The cab ride to the apartment and the one to the hospital were separated by a timeless smudge of which she remembered only a few sharp details. Setting up the blender on the kitchen floor; Styrofoam packaging around her feet; directions in maddeningly small type in a printed manual; Vicki, not far behind her in alcohol consumption, watching attentively with her legs crossed. Trent had barged in a few times, begging her to put the blender away and go to bed, only to be appeased back into the bedroom (“I know what I’m doing,” “Le Cordon Bleu” and all that). She still couldn’t remember plugging in the blender. When the Precision-Blade slipped in its socket, doing to her hand what it had been expertly designed to do to a cucumber or banana, she had watched for a moment in detachment, her nervous system failing to verify what was happening to her even as the blender swam orange with bits of her own pureed skin. Her eventual screams had roused Trent to action (had he expected them, waited patiently for them at the door?), and in that second cab, Trent gripping the bags of frozen peas against her lacerated hand, Vicki passing her numbing shots of vodka in baffled silence, the problem had become impossible to ignore any longer.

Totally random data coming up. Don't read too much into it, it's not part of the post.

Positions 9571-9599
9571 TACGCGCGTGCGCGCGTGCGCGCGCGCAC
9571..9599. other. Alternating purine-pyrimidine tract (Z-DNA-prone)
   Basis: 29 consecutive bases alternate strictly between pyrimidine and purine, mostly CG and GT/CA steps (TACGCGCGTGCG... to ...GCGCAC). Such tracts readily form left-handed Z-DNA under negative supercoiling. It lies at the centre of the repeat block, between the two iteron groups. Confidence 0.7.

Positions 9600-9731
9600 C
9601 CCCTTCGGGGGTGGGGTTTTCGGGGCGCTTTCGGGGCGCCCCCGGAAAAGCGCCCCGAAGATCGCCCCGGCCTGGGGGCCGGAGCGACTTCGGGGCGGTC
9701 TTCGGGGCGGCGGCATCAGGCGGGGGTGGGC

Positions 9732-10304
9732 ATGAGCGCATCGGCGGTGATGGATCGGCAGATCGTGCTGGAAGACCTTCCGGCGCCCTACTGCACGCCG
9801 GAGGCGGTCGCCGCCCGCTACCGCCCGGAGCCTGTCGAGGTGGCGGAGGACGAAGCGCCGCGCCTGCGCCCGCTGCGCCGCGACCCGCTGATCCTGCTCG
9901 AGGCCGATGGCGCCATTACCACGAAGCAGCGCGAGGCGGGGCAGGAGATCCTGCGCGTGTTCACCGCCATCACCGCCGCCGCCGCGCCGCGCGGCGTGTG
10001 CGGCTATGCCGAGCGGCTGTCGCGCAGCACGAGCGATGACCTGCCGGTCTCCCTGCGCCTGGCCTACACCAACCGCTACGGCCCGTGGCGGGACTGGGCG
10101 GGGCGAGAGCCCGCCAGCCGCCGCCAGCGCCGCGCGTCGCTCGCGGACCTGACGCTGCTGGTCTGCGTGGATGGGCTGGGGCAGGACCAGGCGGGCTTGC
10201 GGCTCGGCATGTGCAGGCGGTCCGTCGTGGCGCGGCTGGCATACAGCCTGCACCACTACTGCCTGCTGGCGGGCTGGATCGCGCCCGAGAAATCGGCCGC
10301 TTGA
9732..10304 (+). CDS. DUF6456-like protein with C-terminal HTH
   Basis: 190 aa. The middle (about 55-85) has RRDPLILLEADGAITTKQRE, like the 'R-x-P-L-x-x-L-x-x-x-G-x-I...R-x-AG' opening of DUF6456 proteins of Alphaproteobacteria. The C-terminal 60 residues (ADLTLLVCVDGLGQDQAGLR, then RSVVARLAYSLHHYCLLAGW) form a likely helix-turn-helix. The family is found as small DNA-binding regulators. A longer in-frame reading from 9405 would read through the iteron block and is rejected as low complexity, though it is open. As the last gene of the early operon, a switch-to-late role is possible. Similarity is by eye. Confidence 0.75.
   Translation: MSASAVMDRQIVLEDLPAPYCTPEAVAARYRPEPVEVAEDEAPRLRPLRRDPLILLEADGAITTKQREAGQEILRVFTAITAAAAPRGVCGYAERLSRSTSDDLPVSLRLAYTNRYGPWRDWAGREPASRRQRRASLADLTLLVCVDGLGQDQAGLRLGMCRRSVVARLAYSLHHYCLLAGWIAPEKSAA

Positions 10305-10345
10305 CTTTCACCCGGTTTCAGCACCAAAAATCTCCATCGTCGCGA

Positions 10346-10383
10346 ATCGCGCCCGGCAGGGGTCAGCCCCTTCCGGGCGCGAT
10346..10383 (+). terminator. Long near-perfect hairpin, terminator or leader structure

That whole night re-formed now in her mind despite her best efforts at suppression. The scars across her hand glowed like tidemarks as she punched out a hollow thank-you text to Vicki, along with the news that she wouldn’t be making it to Christmas. She forwarded the text to Claire. Already she could hear the response. “Pride will close every door in the world to you, honey.” But was it pride, really? Or just an instinct of self-protection she’d lacked four months ago when she’d stuck her hand into a revving blender? She upended the box into the sink and flicked on the garbage disposal.

Charles-McCroryCharles Ramsay McCrory is pursuing a B.A. in English at the University of Mississippi. His work is featured or forthcoming in Gargoyle Magazine, plain china, The Cossack Review, The Coachella Review, Amethyst Arsenic and other journals. He reads fiction submissions for The Adroit Journal.




Image credit: Anne Swoboda on Flickr